As Mark Chaves, a professor at Duke University and the author of American Religion: Contemporary Trends, writes, "People in the pews are getting older." Using data from the General Social Survey, he concludes that while "older people have always been overrepresented in American congregations...this overrepresentation has been exacerbated lately." In the 1970s, people who attended church frequently were on average three years older than the general population. In 2008, there was a five-year gap. We have reached a point where "the average churchgoing adult in the United States is now 50 years old." And when young adults do walk into a congregation where middle age is the norm, it seems unlikely they'll stay.

But the real reason to wonder whether America is becoming less religious is the data on this younger generation. In 2010 the Pew Forum on Religion and Public Life published a report called Religion among the Millennials, in which the researchers compared this generation to other generations at the same age. Their conclusion: "Millennials are significantly more unaffiliated than members of Generation X were at a comparable point in their life cycle (20 percent in the late 1990s) and twice as unaffiliated as Baby Boomers were as young adults (13 percent in the late 1970s).

Young adults also attend religious services less often than older Americans today. And compared with their elders today, fewer young people say that religion is very important in their lives." The report did find that there are certain ways in which millennials have remained "traditional" in their religious views and practices. For instance, they believe in life after death and in the reality of miracles in similar percentages to older cohorts. A similar percentage even believe with absolute certainty in the existence of God. And the percentage of this generation that prays every day is also very close to that of young people in prior decades. In the 1980s it was 41 percent; in the 1990s, 40 percent; and in the 2000s, 45 percent.
 But all of these measures of religiosity are extra-institutional.

Praying does not necessarily mean setting foot inside a church or a synagogue or a mosque. Believing in heaven or hell does not imply anything about a particular religious group's theology. And acknowledging God's existence does not mean that you believe the same thing about God that your coreligionists do. Or even that you have coreligionists.

Atheism has not carried the day among young adults -- at least not yet. Rather, a combination of agnosticism, a disinterest in and distrust of religious institutions (to which we shall return momentarily), and a general sense of confusion about exactly what we mean when we talk about religion and morality describes the current condition.

In his book Souls in Transition, Notre Dame sociologist Christian Smith examines the data from his vast longitudinal National Study of Youth and Religion (NYSR). The study's interviews with "emerging adults" tend to show almost no power of moral reasoning and a vague inarticulateness. Smith shows how postmodernism affects the teenage worldview.

Take this all-too-typical explanation from one respondent of how one might tell right from wrong: "Morality is how I feel too, because in my heart, I could feel it. You could feel what's right or wrong in your heart as well as your mind. Most of the time, I always felt, I feel it in my heart and it makes it easier for me to morally decide what's right and wrong. Because if I feel about doing something, I'm going to feel it in my heart, and if it feels good, I'm going to do it."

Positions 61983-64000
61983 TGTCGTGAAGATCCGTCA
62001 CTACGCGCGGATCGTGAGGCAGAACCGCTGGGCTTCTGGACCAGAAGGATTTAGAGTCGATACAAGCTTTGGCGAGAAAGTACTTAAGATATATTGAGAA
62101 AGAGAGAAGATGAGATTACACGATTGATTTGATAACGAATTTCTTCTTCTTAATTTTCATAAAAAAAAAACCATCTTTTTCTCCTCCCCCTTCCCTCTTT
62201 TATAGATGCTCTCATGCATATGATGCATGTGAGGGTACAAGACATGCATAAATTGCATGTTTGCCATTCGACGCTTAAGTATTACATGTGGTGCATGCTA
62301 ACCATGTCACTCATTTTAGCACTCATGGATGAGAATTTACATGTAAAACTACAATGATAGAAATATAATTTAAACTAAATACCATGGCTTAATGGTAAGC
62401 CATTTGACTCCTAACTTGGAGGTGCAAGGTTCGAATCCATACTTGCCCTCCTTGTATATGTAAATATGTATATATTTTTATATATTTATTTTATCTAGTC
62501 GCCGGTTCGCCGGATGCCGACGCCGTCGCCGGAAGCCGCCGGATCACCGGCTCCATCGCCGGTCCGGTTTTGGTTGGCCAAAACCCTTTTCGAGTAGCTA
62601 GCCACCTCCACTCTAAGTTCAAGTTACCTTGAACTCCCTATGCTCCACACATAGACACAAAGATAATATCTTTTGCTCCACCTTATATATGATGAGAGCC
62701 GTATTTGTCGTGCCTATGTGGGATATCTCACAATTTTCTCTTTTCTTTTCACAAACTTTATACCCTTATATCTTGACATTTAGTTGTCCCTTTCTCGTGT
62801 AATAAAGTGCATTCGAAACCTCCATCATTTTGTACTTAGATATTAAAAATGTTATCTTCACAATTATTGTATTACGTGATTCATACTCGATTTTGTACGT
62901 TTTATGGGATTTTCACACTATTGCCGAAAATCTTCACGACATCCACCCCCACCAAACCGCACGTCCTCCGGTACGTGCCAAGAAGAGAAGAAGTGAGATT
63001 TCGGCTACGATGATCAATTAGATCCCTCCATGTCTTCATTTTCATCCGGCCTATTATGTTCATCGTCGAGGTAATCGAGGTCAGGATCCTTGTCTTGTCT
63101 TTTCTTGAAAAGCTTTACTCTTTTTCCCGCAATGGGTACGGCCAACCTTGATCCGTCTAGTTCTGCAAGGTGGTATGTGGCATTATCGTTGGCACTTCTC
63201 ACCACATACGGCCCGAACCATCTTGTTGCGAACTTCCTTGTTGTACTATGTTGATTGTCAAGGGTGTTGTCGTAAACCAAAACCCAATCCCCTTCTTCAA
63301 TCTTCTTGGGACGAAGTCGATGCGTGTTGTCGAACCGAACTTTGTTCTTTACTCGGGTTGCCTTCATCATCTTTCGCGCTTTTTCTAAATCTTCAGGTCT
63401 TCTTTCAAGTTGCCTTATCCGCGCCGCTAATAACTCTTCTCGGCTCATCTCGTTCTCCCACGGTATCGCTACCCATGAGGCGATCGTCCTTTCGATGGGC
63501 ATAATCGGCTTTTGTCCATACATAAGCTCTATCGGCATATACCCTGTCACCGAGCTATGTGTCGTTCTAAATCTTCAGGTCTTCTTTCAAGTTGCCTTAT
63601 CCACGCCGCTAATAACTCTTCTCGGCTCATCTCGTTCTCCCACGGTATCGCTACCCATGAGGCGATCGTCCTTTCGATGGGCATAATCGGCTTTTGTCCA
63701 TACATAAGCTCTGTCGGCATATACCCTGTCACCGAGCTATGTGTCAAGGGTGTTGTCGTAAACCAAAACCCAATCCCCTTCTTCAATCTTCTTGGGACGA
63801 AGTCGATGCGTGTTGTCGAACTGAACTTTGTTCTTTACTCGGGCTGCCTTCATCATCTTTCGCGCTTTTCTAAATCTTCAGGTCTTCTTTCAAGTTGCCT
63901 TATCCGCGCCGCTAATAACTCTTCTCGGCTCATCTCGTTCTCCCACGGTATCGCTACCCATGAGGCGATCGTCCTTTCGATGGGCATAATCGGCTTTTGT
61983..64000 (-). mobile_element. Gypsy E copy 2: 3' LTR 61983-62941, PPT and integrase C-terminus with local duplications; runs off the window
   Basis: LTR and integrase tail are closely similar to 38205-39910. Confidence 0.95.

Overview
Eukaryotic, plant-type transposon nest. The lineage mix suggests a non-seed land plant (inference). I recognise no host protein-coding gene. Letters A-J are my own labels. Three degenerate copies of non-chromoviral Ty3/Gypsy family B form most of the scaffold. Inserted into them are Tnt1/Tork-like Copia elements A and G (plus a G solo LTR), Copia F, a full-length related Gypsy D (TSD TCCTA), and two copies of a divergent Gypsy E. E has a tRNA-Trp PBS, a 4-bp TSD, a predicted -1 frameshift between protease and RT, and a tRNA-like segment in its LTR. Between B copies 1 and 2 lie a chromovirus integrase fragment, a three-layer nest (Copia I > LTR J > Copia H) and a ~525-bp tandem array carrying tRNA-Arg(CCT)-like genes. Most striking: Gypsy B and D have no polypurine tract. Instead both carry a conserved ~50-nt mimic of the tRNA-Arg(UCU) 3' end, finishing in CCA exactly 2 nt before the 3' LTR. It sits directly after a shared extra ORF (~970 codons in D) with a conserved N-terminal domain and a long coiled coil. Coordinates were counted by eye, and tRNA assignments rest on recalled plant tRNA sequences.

Smith notes that the persistent use of "feel" instead of "think" or "argue" is "a shift in language use that expresses an essentially subjectivistic and emotivistic approach to moral reasoning and rational argument." He concludes that such young adults "are de facto doubtful that an identifiable, objective, shared reality might exist across and around all people."

This kind of reasoning, if you can call it that, doesn't generally lead people to conclude there is or is not a deity. But this stance also doesn't motivate them to find out about, let alone become a particularly involved member of, a religious community either. With no shared reality and each one of us experiencing God differently, what do we have to learn from religion? That is where the real problems seem to arise.

According to the Pew Report, only 18 percent of millennials report attending religious services weekly or nearly weekly. That's compared to 26 percent of baby boomers and 21 percent of Generation Xers at the same age. It's not a steep drop-off but it is a steady one, says Mark Chaves. "There is a long-term pattern," he says. "Each generation is a little less religiously involved than the one before it."

But there are reasons to think we may be approaching a more dramatic trend downward for religious participation. First, the age of marriage has risen rapidly -- 27 for women, 29 for men. Young adults are now spending 12 or 15 years away from their childhood religious institution before settling down. They have lost the habits of faith. Second, a lack of religious affiliation is completely socially acceptable these days. Few young adults feel pressured to do anything but sleep in on Sundays.

These two factors alone present a serious challenge to religious institutions. But one of the reasons that American religion has remained so vibrant for so long is that our religious institutions are constantly changing, ready to adapt to the influx of immigrants, different social and economic circumstances, and new technologies.

This new frontier seems more frightening in some ways. It is not just the view of some secular elite that American religion is losing ground. There is no reason for hysteria, but there is cause for concern. And religious leaders and parents aren't the only ones wringing their hands. Young adults themselves are feeling a little lost. So much of life until their twenties is scripted by parents and teachers that it is hard to know what to do when they get to be their own authors.

If it's true, as a pastor told me, that leaving college is like "jumping off a religious cliff," then religious institutions must be more than parachutes softening the fall. Ideally, they're the trampolines, propelling young people to get excited about and involved again in organized religion.

Excerpted from Got Religion?: How Churches, Mosques, and Synagogues Can Bring Young People Back by Naomi Schaefer Riley.